Another email from Uber’s legal counsel Zac de Kievit on the same date says: “Providing the driver list will gut our supply: it makes it much more easier for the taxman, regulators and police to terrify our supply and enforce against it… what is the least bad option here? Drivers being pursued via criminal proceedings or ourselves?… If we hand over the drivers list, our goose may be cooked.”
Subsequently, De Kievit was arrested for obstruction of justice by cutting IT access and activating the Kill Switch during a raid at Uber’s offices in Paris the same year.
Uber Admits to Past Mistakes; Says a 'Different' Company Now
New Delhi: As a leaked cache of confidential files illustrated its potentially dubious and illegal means to push into markets around the world, Uber said it will not make excuses for the past but wanted to be judged by its actions in the last five years, according to a PTI report.
A joint media investigation, dubbed the 'Uber Files', found that Uber used "stealth technology" to fend off government investigations.
Reached for comments, an Uber India spokesperson directed to a global statement the ride-sharing company had issued in response to the investigation.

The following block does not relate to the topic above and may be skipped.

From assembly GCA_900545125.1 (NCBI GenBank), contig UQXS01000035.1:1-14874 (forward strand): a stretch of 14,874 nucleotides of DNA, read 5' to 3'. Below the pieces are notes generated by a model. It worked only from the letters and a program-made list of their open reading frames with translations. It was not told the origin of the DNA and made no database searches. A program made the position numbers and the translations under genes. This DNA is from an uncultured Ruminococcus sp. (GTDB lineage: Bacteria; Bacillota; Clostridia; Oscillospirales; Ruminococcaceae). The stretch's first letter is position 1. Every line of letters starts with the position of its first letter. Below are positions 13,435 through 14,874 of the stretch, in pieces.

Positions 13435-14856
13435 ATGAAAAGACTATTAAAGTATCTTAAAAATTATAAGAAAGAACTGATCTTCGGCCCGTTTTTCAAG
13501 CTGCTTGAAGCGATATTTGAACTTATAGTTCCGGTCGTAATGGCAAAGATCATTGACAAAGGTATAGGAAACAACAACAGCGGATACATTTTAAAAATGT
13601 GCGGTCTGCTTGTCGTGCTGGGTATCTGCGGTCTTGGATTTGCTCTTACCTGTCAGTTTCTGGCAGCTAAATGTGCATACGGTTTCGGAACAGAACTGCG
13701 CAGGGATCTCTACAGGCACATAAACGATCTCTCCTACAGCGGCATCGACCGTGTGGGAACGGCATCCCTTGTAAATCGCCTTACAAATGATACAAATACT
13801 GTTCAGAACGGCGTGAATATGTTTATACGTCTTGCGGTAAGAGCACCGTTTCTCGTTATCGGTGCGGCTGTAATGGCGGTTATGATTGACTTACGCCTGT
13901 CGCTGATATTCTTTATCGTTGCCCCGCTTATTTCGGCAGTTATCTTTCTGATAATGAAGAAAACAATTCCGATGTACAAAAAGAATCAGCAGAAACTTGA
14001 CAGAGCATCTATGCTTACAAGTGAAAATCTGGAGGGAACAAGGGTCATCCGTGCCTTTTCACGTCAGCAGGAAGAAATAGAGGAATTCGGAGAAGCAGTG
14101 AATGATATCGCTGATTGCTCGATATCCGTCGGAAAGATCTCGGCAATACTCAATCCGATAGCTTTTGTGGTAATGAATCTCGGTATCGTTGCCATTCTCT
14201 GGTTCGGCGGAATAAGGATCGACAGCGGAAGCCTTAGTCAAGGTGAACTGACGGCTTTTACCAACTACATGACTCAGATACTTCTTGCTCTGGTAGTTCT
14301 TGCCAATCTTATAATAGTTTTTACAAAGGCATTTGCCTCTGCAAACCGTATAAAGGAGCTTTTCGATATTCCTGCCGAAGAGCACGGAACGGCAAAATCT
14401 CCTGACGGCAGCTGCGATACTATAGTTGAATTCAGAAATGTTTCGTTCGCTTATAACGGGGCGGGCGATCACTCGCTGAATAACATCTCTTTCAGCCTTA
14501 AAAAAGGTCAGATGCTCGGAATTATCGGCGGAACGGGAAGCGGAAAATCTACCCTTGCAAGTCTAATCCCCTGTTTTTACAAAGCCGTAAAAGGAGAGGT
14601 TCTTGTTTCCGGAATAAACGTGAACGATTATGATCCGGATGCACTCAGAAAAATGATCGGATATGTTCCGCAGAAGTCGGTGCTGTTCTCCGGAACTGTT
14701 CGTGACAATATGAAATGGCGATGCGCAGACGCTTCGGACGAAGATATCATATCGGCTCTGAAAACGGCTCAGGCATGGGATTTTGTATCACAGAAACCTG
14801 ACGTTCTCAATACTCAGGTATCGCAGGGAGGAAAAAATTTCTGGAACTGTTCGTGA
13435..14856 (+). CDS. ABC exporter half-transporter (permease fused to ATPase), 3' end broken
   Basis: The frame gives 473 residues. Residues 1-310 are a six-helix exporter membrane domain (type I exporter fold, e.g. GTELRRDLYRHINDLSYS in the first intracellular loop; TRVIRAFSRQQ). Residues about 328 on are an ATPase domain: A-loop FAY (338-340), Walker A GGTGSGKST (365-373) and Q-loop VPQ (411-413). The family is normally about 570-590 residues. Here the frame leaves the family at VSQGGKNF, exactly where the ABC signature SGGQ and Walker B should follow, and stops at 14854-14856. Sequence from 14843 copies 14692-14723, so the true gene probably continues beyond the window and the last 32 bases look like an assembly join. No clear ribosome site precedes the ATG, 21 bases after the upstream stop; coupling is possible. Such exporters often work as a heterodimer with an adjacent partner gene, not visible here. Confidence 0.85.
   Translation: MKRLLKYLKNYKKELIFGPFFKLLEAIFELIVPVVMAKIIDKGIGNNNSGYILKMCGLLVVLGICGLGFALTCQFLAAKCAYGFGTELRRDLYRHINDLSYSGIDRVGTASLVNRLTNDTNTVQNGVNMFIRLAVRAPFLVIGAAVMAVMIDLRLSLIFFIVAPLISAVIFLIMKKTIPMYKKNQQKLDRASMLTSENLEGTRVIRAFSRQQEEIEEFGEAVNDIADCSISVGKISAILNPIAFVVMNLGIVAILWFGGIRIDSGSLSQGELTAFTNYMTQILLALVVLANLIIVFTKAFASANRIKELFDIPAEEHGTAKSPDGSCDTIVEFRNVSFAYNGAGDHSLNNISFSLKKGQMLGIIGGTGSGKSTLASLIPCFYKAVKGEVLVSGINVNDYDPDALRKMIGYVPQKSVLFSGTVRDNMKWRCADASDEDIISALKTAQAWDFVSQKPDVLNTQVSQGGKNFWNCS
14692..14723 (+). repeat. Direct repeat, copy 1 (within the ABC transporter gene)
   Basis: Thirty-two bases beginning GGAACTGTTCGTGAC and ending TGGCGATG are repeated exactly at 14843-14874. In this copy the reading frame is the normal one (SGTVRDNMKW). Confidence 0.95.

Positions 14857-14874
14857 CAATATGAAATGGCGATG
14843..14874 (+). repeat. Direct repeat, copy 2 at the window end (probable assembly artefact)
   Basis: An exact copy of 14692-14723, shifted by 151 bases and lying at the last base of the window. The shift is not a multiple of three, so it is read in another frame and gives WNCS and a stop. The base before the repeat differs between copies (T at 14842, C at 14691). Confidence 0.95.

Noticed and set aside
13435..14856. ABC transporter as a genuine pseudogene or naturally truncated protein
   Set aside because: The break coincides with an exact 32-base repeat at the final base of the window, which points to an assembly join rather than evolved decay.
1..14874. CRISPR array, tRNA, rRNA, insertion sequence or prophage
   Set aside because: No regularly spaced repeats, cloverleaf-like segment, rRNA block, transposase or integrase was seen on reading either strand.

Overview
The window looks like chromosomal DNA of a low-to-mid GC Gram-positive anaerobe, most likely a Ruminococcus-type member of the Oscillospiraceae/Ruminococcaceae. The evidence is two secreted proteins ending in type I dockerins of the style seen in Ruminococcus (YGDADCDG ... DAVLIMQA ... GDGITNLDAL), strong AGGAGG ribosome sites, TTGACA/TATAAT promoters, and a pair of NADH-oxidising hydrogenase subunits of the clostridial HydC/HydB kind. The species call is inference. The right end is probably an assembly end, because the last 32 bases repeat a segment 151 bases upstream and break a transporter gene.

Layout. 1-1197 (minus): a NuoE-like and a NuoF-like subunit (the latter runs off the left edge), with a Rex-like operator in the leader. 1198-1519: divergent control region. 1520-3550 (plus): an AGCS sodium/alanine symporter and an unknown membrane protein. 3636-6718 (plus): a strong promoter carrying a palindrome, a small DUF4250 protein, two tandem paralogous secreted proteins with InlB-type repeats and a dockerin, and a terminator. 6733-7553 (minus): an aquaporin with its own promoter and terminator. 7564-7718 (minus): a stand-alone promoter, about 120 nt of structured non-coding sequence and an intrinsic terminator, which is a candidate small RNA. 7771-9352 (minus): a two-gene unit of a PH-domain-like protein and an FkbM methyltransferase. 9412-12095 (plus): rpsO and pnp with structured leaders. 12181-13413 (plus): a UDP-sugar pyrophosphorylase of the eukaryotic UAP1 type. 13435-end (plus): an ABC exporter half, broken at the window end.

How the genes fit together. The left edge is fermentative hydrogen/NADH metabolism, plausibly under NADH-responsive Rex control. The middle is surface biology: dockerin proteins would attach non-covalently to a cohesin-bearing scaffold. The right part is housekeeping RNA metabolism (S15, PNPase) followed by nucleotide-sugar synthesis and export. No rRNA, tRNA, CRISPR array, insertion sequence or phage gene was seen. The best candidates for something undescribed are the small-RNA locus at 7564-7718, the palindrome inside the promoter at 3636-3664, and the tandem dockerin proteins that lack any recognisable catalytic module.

In the statement, Uber acknowledged "mistakes" in the past and said that the company under CEO Dara Khosrowshahi since 2017, "is a different company."
"We have not and will not make excuses for past behaviour that is clearly not in line with our present values. Instead, we ask the public to judge us by what we've done over the last five years and what we will do in the years to come," the statement said.
"There has been no shortage of reporting on Uber's mistakes prior to 2017. Thousands of stories have been published, multiple books have been written - there's even been a TV series," the statement said.
Those "mistakes" five years ago culminated in the termination of several senior executives.
"It's also exactly why Uber hired a new CEO, Dara Khosrowshahi, who was tasked with transforming every aspect of how Uber operates," it said.
"Dara rewrote the company's values, revamped the leadership team, made safety a top company priority, implemented best-in-class corporate governance, hired an independent board chair, and installed the rigorous controls and compliance necessary to operate as a public company," the statement said.
Uber, it said, "is a different company today." It literally is a different company as "90 percent of current Uber employees joined after Dara became CEO."
Uber has "moved from an era of confrontation to one of collaboration, demonstrating a willingness to come to the table and find common ground with former opponents, including labor unions and taxi companies," the statement said.
"We are now regulated in more than 10,000 cities around the world, working at all levels of government to improve the lives of those using our platform and the cities we serve," the firm said.